How to get along in the new world of social distancing has been challenging in practical terms too. Many leaders are learning how to manage virtual teams and many are adapting programs to move from in-person to online:

“We spent so much time determining how to switch our counseling services to a virtual environment”, as one program officer shared, “our emphasis was on ensuring that we could create the right intimate experience for our clients.  The day before we were planning to make the transition, we had our lawyer advise that the switch wasn’t going to be that simple:  we needed to ensure a robust internet security plan to protect the privacy of our clients. We have now had to put our counseling services on hold”.

In the early stages of responding to the crisis and protecting their organizations, leaders are rightly focused on protecting the health and safety of their clients and staff. We won’t get everything right in the early days of the crisis. If our teams are aligned on what’s important, we can learn from these setbacks and build on the ideas that work.

Adapting the organization and preparing for the future

As the crisis becomes less immediate and as we all learn more, rethinking the operating model and finding new sources of revenue is a pressing priority for many organizations we serve. A renewed focus on resource sharing, consolidation and rationalization in the sector is top of mind for many.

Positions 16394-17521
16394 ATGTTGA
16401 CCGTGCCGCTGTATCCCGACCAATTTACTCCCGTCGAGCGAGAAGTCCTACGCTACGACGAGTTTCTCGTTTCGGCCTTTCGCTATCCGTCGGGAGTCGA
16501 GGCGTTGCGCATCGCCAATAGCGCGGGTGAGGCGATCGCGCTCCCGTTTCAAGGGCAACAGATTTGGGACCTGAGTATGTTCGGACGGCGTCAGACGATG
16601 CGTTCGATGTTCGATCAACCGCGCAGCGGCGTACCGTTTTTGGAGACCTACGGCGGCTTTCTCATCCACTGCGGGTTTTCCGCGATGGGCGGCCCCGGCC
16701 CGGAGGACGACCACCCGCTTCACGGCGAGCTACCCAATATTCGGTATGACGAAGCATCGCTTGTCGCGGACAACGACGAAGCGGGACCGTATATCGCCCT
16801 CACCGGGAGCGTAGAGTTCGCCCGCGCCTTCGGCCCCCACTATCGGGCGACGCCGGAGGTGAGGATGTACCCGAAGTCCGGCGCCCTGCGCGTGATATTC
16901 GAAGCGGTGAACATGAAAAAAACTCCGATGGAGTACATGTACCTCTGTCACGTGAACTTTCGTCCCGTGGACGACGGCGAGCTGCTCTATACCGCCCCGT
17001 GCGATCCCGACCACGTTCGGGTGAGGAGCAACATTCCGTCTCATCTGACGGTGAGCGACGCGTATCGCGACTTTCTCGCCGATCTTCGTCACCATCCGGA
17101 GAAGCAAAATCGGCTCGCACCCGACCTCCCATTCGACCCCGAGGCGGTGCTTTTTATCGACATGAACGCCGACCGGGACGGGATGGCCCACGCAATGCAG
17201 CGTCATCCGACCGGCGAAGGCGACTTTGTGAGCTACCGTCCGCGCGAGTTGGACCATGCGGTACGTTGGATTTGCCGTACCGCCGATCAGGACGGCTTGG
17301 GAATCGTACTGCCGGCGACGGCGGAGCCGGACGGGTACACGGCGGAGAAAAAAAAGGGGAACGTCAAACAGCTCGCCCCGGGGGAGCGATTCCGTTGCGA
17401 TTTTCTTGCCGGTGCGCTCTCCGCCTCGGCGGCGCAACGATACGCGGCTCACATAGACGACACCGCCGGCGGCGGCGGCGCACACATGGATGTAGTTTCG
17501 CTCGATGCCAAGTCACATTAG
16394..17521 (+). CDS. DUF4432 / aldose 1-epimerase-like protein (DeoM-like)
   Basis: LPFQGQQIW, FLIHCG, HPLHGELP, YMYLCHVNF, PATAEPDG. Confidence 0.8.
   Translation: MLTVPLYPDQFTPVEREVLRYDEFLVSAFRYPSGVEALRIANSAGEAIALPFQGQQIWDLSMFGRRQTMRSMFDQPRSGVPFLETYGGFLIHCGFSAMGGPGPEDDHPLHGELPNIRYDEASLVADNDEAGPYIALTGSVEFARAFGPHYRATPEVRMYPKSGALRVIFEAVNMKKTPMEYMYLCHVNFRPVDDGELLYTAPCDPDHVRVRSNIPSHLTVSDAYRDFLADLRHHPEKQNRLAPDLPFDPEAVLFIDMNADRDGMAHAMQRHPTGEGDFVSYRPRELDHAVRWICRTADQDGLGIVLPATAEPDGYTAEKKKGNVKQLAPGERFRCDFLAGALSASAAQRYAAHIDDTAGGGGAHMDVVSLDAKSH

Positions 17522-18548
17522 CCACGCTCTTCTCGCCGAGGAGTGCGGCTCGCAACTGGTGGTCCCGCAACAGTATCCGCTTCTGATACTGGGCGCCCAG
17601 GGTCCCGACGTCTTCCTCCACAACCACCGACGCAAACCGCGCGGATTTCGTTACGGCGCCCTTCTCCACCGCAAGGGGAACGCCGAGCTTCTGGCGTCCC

All of the organizations we’re connecting with are thinking through the impact they can make for clients and stakeholders and when (and how) to decide whether the immediate changes will be permanent or temporary.

As the space to think about the future opens up, organizations are asking themselves:

  • What is the right business model for us?
  • What is the right organizational design? What combination of virtual teams and services and in-person engagement is right? How will our virtual team be managed, and how will we make decisions well? What new skills and experience will we need?
  • Who shares our mission and serves the same population or is building to the same outcomes? What new alliances are possible? Can we do more with others?
  • Is there another population group that we should now be targeting? Where we can have more impact given the current situation?

There are lot of ideas out there. Many networks are sharing tools, sharing resources and hosting panel discussions by webinar. Innoweave is one curation source for these supports.  Innoweave is also offering mentorship and coaching and the McConnell Foundation has launched two new funds to support organizations in making shifts in their operations. We can all benefit from the COVID situation if we ask thoughtful questions and work together.

We will continue to share examples from the field about how leaders and their organizations are asking and answering these questions. We welcome your thoughts and ideas. Please use the comments section to share your own inspiring story or challenge of adaptation, leadership and impact.  We would love to hear more about what you are living in your work.

References:

[1] The Bridgespan Group is a global nonprofit organization that collaborates with mission-driven leaders, organizations, philanthropists, and investors to break cycles of poverty and dramatically improve the quality of life for those in need.